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- Just in time for October Art Hop! Visit Bend features artwork by Kaycee Anseth in new Pillars of Art installment
CategoriesPillars of Art
DateOct, 03 2013
Just in time for October Art Hop! Visit Bend features artwork by Kaycee Anseth in new Pillars of Art installment
Oh, Bend Visitors—you’re in for a special treat this Friday.
Well, pretty much any day you stop by the Bend Visitor Center during the next six months, but let’s focus on the October 4 Friday Art Hop for now, shall we?
This Friday, we’re unveiling our newest Pillars of Art installation featuring artist Kaycee Anseth.
In case you’re unfamiliar with it, Visit Bend’s Pillars of Art program features one local artist commissioned to create unique chalk drawings on the cement pillars in the lobby. The artist also gets to display and sell framed artwork in the Bend Visitor Center.
During the October 4, Art Hop, swing by the Bend Visitor Center on the corner of Lava and Oregon from 5-9 p.m. to enjoy a tasty sample from Atlas Cider, and of course, Kaycee Anseth’s artwork.
We had a chance to sit down with Kayce to chat about art, inspiration, and the beauty of Bend. Here’s the inside scoop:
Where did you grow up, and how did you end up in Bend?
While I was born in North Dakota, I claim Middle Tennessee: I’m a Southern girl who has the wide open space in her blood. Shortly after I graduated from college, I felt strongly called to the West, and Oregon felt like it had all the things I needed: namely a wide sky. (Some friends say it was the Volcano Vortex calling, hmmm…) I never made it to Portland, the supposed final destination, because Bend just immediately felt like home. That was ten years ago August 15th, and I am still crushing hard on this place.
Tell us about your artistic training.
I’ve been drawing and painting since childhood. I studied art at MiddleTennesseeStateUniversity and have a BFA in painting. I also feel like time spent working at a frame shop for five years, handling art and design every day, was another form of training in itself, as well as involvement with the PoetHouse and other arts organizations in town.
How would you describe your artistic style?
I use discarded fashion and home decor magazines as fodder for creating intricately detailed and brightly colored collages that explore the realm of myth and fairytale as they pertain to personal narrative. My process is akin to painting with paper, incorporating the eye-popping palettes of high gloss magazines into intricate patterns and whimsical figures. It aims to be both illustrative and expressive.
What’s your favorite medium?
Who are your artistic influences?
The German Expressionists, especially Franz Marc, were probably the most influential to my early artistic development. I am in love with color more than anything. The Bay Area Painters continued influencing that respect for knowing color. The figurative work of Marlene Dumas. Lately I’ve been looking at Emily Carr, and considering her connection to the Northwest. Illustration and narrative photography are both very influential to me, especially when overlapped like the work of Dave McKean, or a young artist from Norway named Uli Kestere. Textile design and pattern are very influential. Non-visually, story and song are a huge influence, especially when they have a Southern Gothic creepiness to them.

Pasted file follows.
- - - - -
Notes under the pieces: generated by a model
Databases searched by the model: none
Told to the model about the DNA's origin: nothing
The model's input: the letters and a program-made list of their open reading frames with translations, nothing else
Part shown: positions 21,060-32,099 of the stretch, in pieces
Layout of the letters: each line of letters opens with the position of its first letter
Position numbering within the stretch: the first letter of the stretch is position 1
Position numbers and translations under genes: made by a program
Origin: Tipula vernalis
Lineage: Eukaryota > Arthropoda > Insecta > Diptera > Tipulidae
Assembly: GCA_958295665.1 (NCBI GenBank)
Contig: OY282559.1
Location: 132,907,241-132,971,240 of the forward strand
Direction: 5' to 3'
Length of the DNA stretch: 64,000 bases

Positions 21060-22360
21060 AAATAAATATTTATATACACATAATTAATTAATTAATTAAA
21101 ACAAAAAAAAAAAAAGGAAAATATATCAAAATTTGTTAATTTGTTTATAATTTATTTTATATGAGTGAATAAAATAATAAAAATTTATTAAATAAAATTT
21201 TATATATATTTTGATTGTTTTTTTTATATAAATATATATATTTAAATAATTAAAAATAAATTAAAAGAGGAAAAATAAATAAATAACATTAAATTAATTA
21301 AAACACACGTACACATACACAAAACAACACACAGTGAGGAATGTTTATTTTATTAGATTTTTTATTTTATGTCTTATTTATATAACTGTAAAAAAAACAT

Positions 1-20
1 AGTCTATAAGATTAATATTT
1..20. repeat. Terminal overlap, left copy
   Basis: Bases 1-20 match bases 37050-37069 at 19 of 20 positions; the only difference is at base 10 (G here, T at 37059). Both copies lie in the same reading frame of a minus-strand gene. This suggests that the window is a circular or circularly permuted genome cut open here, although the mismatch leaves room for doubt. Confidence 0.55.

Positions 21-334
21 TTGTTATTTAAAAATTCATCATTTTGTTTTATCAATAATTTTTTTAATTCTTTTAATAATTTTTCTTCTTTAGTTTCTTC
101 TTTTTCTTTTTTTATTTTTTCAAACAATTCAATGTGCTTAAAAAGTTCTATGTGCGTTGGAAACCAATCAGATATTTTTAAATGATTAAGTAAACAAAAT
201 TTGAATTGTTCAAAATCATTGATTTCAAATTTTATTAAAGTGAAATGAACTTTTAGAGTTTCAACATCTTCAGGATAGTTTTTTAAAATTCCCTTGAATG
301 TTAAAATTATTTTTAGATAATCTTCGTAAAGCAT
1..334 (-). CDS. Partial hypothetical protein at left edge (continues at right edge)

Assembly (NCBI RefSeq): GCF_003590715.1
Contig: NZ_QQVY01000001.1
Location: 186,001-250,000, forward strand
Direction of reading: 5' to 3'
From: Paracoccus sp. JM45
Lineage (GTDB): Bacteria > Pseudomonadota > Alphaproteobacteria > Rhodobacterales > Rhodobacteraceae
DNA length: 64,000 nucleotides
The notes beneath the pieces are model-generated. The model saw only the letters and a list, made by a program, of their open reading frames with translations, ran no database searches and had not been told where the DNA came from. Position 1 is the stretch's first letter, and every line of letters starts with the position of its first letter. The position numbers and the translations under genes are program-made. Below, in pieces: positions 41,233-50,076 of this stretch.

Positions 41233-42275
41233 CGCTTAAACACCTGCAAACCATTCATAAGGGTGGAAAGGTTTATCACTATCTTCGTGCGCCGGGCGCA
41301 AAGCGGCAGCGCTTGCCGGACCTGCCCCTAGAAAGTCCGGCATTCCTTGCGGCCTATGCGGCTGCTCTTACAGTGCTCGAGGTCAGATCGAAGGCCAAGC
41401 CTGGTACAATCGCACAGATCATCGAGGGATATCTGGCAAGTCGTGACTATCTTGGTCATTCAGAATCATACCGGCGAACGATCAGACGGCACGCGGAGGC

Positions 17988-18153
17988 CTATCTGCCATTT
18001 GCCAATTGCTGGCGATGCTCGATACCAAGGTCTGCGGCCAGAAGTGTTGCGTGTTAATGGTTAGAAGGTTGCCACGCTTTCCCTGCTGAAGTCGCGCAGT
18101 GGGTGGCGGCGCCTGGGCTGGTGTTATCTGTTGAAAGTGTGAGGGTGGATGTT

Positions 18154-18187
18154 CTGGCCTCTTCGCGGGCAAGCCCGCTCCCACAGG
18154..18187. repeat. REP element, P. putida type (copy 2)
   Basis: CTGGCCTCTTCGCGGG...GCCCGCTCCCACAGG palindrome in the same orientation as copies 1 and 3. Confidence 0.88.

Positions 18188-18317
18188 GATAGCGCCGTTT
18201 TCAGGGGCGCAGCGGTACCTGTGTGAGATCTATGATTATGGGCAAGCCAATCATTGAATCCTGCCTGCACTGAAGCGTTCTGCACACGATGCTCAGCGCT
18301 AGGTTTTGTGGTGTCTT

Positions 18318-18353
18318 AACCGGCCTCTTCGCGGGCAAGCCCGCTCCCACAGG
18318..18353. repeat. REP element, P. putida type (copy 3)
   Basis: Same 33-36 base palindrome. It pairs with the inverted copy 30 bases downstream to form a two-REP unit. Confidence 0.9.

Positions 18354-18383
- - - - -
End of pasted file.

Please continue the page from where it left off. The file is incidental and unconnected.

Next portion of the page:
What do you like best about living in Bend, and how does it influence your artistic style?
I adore both the landscape of this place, and the people that are drawn here. You can’t ignore the tremendous beauty all around. For a while, I shied away from “beauty” after so much Art Criticism and Philosophy, but I feel like living here has allowed me to realize that beauty doesn’t have to be a facade or shallow or manipulative like so many critics argue. The beauty here has a depth to it that resonates with me and feels very nurturing and wild. I aim to channel that (even though my meticulous process is quite the opposite of wild).
What do you enjoy doing in Bend when you’re not creating art?
I do lots of yoga. I try to be outside as much as I can with my dog, usually exploring and dabbling in all the sports here. I also sing harmony with a few local bands: the rural demons, The Sweet Bonnie Gayle Band; and I write music and attempt to play guitar with The Gold Rust. All three are country-ish, so I keep my Southern accent in use.
What’s your impression of the Bend art scene, and how do you think the Pillars of Art program fits with that?
I feel like the art scene in Bend is youthful and curious, and I am constantly amazed and inspired by how many people are creating in unusual ways. Art doesn’t just live in gallery walls in this town, and there is a thought that permeates with a kind of “what else can we explore in a beautiful and lovely way?” I think the Pillars is a great champion for that curiosity.
As for the rest of you, we look forward to saying hello when you stop by the Bend Visitor Center on the corner of Lava and Oregon for the October 4 Art Hop. We’ll be here from 5 p.m. until the crowds dwindle down around 8 or 9, and Atlas Cider will be pouring tasty samples.
If you can’t make it this Friday, stop by the BendVisitorCenter during regular business hours to check out Kaycee’s artwork. You can also see one of her pieces as part of Bend’s Tin Pan Alley art collection.
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